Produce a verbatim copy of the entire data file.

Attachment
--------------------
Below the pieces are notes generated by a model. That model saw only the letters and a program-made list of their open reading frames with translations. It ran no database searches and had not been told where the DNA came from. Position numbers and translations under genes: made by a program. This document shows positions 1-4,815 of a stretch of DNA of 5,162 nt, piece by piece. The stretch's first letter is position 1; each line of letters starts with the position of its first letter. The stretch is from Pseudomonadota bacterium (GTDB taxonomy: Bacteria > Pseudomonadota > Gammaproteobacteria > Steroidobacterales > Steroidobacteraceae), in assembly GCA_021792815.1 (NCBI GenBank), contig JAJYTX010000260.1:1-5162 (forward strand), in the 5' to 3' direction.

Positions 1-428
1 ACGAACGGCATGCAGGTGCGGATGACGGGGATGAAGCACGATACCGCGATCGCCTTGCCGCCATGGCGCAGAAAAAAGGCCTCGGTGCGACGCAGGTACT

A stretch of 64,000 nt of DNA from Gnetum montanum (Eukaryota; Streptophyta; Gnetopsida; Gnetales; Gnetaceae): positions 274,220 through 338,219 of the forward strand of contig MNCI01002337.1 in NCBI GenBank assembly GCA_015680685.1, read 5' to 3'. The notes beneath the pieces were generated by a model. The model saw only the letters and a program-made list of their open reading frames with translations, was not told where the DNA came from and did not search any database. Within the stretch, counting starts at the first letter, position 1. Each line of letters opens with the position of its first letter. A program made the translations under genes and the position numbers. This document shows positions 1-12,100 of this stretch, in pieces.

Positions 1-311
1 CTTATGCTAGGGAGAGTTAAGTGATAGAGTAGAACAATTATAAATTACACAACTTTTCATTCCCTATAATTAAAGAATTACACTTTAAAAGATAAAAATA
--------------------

Below the pieces are notes generated by a model. That model saw only the letters and a program-made list of their open reading frames with translations. It ran no database searches and had not been told where the DNA came from. Position numbers and translations under genes: made by a program. This document shows positions 1-4,815 of a stretch of DNA of 5,162 nt, piece by piece. The stretch's first letter is position 1; each line of letters starts with the position of its first letter. The stretch is from Pseudomonadota bacterium (GTDB taxonomy: Bacteria > Pseudomonadota > Gammaproteobacteria > Steroidobacterales > Steroidobacteraceae), in assembly GCA_021792815.1 (NCBI GenBank), contig JAJYTX010000260.1:1-5162 (forward strand), in the 5' to 3' direction.

Positions 1-428
1 ACGAACGGCATGCAGGTGCGGATGACGGGGATGAAGCACGATACCGCGATCGCCTTGCCGCCATGGCGCAGAAAAAAGGCCTCGGTGCGACGCAGGTACT

A stretch of 64,000 nt of DNA from Gnetum montanum (Eukaryota; Streptophyta; Gnetopsida; Gnetales; Gnetaceae): positions 274,220 through 338,219 of the forward strand of contig MNCI01002337.1 in NCBI GenBank assembly GCA_015680685.1, read 5' to 3'. The notes beneath the pieces were generated by a model. The model saw only the letters and a program-made list of their open reading frames with translations, was not told where the DNA came from and did not search any database. Within the stretch, counting starts at the first letter, position 1. Each line of letters opens with the position of its first letter. A program made the translations under genes and the position numbers. This document shows positions 1-12,100 of this stretch, in pieces.

Positions 1-311
1 CTTATGCTAGGGAGAGTTAAGTGATAGAGTAGAACAATTATAAATTACACAACTTTTCATTCCCTATAATTAAAGAATTACACTTTAAAAGATAAAAATA